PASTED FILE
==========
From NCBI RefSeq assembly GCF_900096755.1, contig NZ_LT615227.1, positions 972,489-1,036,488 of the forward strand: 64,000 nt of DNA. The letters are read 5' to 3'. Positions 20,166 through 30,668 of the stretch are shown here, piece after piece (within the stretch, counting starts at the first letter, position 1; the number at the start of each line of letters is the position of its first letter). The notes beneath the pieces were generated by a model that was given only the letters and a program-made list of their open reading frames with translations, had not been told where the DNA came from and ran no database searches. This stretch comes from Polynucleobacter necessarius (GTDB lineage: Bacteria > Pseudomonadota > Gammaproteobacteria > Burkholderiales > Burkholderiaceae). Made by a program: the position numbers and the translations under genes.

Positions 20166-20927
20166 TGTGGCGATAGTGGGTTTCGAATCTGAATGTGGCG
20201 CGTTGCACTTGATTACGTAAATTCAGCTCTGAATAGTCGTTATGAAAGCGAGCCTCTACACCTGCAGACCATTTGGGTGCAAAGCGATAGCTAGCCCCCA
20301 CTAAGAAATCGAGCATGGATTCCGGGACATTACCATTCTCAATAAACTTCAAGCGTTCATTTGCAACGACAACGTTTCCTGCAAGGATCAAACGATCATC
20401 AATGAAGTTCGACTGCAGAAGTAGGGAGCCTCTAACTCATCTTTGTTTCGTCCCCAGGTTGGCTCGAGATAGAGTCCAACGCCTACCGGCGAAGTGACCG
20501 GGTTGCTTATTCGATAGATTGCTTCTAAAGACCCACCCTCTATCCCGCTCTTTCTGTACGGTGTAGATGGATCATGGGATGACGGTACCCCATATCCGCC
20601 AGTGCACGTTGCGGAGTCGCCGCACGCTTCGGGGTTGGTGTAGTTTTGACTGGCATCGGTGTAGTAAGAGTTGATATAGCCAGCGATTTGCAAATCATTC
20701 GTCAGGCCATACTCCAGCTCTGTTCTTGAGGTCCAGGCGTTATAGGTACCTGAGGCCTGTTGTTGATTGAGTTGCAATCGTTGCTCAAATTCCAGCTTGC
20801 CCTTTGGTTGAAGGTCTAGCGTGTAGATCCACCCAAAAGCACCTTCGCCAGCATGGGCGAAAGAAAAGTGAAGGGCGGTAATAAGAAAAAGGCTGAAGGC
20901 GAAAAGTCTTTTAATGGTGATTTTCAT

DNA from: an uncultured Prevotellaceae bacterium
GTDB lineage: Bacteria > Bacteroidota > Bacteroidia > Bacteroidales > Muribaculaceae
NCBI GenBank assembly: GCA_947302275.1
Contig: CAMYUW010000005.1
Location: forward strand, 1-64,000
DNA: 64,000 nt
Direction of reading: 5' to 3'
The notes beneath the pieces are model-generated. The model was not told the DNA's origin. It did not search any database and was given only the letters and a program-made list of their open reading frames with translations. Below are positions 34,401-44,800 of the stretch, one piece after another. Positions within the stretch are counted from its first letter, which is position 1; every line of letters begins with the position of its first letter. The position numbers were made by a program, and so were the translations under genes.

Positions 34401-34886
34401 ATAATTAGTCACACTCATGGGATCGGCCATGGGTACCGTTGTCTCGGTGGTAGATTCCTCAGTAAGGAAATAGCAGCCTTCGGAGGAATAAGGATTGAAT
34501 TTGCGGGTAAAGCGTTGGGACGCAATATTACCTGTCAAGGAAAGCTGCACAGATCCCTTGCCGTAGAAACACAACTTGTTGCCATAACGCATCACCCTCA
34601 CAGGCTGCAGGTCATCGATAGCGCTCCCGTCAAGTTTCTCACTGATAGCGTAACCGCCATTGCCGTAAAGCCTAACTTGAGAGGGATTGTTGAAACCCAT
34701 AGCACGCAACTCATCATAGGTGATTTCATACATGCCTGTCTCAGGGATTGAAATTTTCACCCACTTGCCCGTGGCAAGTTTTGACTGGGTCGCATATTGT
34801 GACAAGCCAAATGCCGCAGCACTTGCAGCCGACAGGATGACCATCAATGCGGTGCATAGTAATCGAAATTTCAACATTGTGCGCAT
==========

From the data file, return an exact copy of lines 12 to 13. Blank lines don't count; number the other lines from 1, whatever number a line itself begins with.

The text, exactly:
DNA from: an uncultured Prevotellaceae bacterium
GTDB lineage: Bacteria > Bacteroidota > Bacteroidia > Bacteroidales > Muribaculaceae